Recent Entries:

  • November 9th, 2015

    Welcome back to The Seawall’s semi-annual poetry feature. This season, eight poets write briefly on some of their favorite recently published titles. This multi-poet/title feature is posted here in April and November. The commentary includes:

    Daisy Fried

    on Delinquent Palaces by Danielle Chapman (Triquarterly Books/Northwestern)

  • November 4th, 2015

    Apprehended in Herald Square carrying the head of his sister-in-law
    by her sprung hair. Hoop earrings. He said, I’m trapped in a story I heard.
    Unsure of motive, the DA couldn’t say where the accused,
    striding through the streets, was going.

    *

    On victory night, when celebrations erupt,
    young men rock a pizza delivery van, striving for something

  • October 26th, 2015

    With speed, one’s attention may dart from jotting a shopping list, to a radio report on a bombing in Ankara, to a daydream, to a child in the yard poking a stick at a dead squirrel. With speed, a poet changes what is sensed and envisioned into a poem, an incarnation of the mind’s unstoried action we all experience. A poem accelerates change.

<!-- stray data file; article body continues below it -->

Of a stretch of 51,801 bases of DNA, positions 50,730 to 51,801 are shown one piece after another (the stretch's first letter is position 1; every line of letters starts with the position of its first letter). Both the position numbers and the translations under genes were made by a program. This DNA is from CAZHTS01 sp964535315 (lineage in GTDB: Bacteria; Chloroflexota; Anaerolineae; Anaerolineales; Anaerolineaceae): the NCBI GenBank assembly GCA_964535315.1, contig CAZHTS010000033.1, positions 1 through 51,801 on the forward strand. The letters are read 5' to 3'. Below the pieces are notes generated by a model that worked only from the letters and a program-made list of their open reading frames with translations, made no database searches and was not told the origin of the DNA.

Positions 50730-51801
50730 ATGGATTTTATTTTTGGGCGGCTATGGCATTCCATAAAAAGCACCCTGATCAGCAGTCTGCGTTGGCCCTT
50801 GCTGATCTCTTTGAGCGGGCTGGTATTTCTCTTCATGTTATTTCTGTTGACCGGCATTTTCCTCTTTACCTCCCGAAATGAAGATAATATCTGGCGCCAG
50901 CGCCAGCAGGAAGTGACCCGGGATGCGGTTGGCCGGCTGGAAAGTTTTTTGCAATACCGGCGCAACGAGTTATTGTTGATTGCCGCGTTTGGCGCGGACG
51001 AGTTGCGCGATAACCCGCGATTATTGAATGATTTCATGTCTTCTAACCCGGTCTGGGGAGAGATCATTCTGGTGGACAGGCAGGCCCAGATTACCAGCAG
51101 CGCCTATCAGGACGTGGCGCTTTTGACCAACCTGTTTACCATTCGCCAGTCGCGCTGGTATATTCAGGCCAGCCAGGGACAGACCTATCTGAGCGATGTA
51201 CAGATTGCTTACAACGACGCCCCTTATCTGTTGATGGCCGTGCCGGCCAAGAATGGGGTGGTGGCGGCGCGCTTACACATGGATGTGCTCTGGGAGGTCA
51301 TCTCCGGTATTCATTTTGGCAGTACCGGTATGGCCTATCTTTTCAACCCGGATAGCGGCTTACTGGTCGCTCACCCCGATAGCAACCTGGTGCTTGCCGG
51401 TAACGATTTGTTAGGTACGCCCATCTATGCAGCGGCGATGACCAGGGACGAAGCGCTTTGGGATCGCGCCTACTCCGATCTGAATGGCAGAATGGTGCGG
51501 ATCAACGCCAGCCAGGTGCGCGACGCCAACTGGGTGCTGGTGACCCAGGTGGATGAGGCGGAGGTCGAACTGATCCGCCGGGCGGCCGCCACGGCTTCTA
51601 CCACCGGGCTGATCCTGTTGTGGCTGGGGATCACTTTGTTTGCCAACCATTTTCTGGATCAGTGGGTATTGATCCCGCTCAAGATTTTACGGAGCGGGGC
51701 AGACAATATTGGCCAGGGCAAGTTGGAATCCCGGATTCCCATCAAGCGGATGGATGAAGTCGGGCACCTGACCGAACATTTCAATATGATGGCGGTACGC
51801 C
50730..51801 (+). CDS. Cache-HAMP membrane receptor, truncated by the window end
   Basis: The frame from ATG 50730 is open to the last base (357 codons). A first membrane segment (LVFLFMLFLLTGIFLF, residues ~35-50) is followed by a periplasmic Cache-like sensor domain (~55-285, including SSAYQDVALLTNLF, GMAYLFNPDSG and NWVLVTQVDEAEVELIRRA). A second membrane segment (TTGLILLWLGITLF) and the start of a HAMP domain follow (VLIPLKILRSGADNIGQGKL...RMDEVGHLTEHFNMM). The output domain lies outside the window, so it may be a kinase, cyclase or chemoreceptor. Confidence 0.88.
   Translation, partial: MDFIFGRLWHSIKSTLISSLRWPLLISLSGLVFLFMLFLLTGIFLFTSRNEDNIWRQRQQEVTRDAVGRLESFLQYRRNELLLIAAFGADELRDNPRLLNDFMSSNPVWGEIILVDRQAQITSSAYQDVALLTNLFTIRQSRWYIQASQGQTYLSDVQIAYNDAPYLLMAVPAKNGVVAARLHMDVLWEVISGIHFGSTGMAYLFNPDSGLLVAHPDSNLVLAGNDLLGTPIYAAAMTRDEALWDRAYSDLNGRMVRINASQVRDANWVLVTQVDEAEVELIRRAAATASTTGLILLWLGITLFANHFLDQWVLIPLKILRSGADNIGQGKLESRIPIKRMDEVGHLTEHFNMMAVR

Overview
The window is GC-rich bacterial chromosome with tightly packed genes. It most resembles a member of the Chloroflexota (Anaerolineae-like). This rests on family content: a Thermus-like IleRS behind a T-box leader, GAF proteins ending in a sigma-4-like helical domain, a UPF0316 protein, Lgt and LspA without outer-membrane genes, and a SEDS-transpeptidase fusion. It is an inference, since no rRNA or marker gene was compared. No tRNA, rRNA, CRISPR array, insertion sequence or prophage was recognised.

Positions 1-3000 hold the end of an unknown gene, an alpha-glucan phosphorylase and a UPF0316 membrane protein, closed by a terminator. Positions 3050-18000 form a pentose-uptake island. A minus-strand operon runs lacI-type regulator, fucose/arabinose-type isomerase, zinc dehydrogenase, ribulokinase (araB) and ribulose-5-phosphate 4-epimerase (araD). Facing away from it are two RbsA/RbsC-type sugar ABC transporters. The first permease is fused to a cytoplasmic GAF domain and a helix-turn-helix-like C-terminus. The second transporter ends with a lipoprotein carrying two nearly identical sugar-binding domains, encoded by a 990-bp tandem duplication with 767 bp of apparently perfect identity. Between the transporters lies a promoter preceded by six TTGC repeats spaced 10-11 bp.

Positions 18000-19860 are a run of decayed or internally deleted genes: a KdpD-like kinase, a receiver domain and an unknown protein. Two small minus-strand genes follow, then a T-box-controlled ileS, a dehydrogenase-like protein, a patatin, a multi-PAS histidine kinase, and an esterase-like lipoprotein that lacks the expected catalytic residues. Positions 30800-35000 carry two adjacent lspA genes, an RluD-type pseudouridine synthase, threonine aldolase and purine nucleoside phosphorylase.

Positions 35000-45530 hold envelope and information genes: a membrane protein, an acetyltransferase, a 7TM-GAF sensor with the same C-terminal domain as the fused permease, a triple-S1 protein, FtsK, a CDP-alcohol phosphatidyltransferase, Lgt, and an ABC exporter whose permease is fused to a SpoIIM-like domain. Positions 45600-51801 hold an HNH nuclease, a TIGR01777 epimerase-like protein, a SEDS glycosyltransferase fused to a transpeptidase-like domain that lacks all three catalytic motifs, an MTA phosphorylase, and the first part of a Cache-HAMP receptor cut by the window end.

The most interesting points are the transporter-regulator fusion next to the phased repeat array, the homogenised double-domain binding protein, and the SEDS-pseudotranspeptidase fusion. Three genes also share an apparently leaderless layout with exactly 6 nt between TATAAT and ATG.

• October 19th, 2015

    In 1923 at the age of 29, Joseph Roth was hired by the Frankfurter Zeitung, the oldest and most widely read liberal daily newspaper in Germany. He soon became the paper’s Paris correspondent, dispatched from there to cover the south of France, Russia, the Balkans, Italy, and Poland.

  • October 16th, 2015

    A person in the habit of watching oneself become oneself – that is, one believed to be a changeling who affirms and is elated by the struggle – has two desires. The first is to get lost, to wander away, unfettered, to draw closer to the provisional. The second is to be found, recognized. They are coincident.

  • October 10th, 2015

    Jay Parini’s biography of Gore Vidal, Empire of Self, is an entertaining narrative, but midway through the book I shifted over to YouTube to watch Vidal in action. He made himself so visible that one can’t help but indulge. I watched the 1995 BBC documentary on Vidal, largely the product of its then seventy-year old subject.